What does that do to the total price?
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Peter Kowalczyk

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Re: Installing AC to Powered Speakers
« Reply #15 on: May 24, 2018, 02:30:21 pm »

In my most recent project, I specified the approximate locations, and the electrician installed the outlets.  Outlets are in the ceiling, and a short flexible powercon cable connects them to the hanging powered speakers (Meyer UPAs). 

The outlets are switched using a standard light switch, accessible in an equipment room.  Works great.
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Tim McCulloch

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Re: Installing AC to Powered Speakers
« Reply #16 on: May 24, 2018, 02:55:46 pm »

What does that do to the total price?

What's the question?  That putting an electrical outlet somewhere new costs money, or is it a question of budget, i.e. what dept pays for the work (regardless if done in house or by contractor)?  Regardless, the cost of getting either a speaker cable or power outlet up to the speaker should be part of the new equipment installation cost-out.

The expense of a Code-compliant electrical outlet is probably about 120% of a Code-compliant speaker cable installation, mostly because of the price difference between a journeyman electrician v. the wages of an A/V installer.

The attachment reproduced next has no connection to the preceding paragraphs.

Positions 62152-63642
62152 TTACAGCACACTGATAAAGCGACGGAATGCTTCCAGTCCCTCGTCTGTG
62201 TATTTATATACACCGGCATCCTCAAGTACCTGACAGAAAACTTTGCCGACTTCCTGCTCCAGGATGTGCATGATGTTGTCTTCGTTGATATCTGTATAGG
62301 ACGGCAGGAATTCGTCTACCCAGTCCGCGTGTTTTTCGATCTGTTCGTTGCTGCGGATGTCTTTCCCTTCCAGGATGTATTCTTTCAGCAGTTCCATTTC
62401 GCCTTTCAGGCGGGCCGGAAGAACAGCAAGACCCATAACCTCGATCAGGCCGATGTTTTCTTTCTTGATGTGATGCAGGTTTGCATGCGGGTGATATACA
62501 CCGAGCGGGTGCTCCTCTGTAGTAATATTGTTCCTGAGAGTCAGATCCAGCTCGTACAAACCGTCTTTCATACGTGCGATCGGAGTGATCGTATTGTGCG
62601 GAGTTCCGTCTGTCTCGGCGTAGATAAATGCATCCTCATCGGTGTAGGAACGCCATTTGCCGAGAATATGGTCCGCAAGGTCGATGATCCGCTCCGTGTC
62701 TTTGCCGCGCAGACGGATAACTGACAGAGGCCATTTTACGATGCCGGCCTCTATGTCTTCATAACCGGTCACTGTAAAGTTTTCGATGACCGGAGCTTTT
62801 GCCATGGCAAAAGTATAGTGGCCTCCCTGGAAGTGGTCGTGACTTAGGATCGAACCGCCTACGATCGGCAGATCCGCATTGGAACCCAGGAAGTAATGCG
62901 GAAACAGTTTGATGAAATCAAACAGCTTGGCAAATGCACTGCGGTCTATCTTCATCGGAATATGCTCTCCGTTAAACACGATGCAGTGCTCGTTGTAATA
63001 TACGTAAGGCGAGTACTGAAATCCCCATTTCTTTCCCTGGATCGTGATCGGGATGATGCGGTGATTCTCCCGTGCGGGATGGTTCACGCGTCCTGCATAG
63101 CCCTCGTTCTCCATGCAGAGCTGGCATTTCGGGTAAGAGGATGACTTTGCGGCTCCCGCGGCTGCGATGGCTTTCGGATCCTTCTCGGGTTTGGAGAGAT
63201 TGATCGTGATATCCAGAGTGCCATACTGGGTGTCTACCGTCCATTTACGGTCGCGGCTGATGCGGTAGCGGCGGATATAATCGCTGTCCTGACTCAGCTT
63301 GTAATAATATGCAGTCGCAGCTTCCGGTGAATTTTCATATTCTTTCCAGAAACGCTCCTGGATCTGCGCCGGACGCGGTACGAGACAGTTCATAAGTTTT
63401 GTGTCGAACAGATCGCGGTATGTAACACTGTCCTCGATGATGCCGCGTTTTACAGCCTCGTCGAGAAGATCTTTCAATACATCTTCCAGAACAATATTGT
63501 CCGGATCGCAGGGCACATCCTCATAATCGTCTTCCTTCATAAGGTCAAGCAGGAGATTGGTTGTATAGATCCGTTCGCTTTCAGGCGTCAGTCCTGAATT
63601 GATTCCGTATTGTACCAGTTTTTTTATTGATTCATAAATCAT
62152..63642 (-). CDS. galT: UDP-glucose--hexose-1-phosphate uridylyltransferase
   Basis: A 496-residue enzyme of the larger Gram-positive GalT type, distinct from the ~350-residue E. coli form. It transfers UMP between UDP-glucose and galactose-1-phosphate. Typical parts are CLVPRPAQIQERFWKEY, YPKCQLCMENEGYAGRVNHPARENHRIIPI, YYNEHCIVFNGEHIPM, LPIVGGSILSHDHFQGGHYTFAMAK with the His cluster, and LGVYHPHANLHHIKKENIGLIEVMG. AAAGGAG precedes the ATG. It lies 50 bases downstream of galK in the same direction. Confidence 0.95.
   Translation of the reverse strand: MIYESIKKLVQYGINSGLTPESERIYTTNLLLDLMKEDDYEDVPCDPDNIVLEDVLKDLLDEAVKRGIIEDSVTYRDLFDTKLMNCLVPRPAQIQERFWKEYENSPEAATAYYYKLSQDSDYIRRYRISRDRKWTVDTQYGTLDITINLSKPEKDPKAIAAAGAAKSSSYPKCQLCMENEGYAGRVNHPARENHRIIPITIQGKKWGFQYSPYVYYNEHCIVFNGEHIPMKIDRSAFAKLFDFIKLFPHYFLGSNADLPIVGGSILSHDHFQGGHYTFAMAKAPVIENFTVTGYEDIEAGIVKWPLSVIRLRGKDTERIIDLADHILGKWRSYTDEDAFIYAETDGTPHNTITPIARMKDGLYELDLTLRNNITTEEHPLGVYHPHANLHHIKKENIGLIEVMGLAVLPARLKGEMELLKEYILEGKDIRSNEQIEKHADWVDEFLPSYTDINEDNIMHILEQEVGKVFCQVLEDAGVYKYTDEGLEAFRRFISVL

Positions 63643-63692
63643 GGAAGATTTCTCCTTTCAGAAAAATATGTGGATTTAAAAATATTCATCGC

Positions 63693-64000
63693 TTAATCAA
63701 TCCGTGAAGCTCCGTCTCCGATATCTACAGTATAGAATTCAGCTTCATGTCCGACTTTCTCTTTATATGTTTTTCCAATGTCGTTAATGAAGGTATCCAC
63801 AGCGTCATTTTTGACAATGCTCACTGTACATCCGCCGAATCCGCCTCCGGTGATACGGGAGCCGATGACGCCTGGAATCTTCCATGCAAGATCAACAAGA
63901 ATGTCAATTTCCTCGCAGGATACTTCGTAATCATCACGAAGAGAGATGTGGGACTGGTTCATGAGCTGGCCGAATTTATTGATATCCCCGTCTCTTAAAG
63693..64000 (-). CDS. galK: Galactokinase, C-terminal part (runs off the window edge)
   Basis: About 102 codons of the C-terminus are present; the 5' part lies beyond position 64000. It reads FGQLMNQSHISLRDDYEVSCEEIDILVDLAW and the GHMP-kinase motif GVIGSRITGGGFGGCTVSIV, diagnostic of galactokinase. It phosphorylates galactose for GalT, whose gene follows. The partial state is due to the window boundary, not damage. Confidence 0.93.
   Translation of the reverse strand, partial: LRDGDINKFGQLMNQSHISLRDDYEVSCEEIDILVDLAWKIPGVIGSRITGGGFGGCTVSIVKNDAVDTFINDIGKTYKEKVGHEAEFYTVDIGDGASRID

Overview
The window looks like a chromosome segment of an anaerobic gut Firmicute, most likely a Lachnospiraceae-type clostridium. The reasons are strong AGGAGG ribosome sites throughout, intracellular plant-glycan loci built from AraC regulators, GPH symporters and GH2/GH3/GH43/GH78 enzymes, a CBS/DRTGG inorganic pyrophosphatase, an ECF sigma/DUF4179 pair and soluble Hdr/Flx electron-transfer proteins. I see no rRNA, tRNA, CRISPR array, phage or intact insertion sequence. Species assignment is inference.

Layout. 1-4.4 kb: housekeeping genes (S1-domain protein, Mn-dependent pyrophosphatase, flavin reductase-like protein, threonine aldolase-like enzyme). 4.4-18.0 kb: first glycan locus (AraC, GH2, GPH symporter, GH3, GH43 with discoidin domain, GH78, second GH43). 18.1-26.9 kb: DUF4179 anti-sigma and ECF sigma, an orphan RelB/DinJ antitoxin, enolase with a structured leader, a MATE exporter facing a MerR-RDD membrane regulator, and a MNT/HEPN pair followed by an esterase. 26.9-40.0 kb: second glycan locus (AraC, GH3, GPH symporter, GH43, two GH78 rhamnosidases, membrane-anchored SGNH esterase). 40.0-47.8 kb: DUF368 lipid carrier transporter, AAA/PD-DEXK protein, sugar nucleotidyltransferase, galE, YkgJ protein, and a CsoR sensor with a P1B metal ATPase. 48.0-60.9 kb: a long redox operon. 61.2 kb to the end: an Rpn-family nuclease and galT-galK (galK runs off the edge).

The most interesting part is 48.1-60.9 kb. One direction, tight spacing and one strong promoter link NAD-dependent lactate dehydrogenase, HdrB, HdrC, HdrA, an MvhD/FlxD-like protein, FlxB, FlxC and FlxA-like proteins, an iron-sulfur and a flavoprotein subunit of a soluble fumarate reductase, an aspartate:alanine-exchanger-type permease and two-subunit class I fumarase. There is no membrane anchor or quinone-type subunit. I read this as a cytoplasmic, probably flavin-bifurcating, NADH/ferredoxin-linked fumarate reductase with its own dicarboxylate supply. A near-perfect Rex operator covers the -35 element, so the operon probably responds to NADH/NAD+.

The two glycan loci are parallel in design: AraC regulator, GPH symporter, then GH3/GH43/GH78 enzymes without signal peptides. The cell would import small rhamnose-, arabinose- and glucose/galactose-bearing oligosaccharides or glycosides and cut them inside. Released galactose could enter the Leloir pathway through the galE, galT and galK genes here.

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Stephen Kirby

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Re: Installing AC to Powered Speakers
« Reply #17 on: May 24, 2018, 06:28:49 pm »

Electrician installs and terminates all 120V (line voltage) equipment. Assuming you have a control system, I think the best way is for you to provide him these to install:

https://www.middleatlantic.com/products/power/ip-power-control-management/controlled-wall-plate.aspx

That way you can turn the speakers all the way off, which has been a sticking point on some of my permanent installations with powered speakers.
Interesting devices.  I'm wondering how this gets past having low voltage control and regular AC in the same conduit.  Or even having digital circuitry and low voltage in the same enclosure or device with AC distribution?  I thought that was a no-no.
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Stephen Swaffer

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Re: Installing AC to Powered Speakers
« Reply #18 on: May 24, 2018, 08:47:34 pm »

Code allows low voltage wiring in the same conduit enclosure IF the wiring is rated for the highest voltage present.  The instructions for the controlled outlet specify "600 V" rated wire.  Also, since it utilizes a dry contact closure, all the power protection is controlled by the device.

Energy code is heading towards having a significant number of receptacles in a building controlled so they can be powered off when unoccupied.  It seems insignificant, but I suppose in a large office building, hundred (thousands?) of unused, plugged in wallwarts/phone charges could add up to a decent amount of wasted heat energy-that a cooling system must then remove.  In any case, that goal will drive the cost of this technology down-whether its for occupancy control or remote power control of speakers.
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Steve Swaffer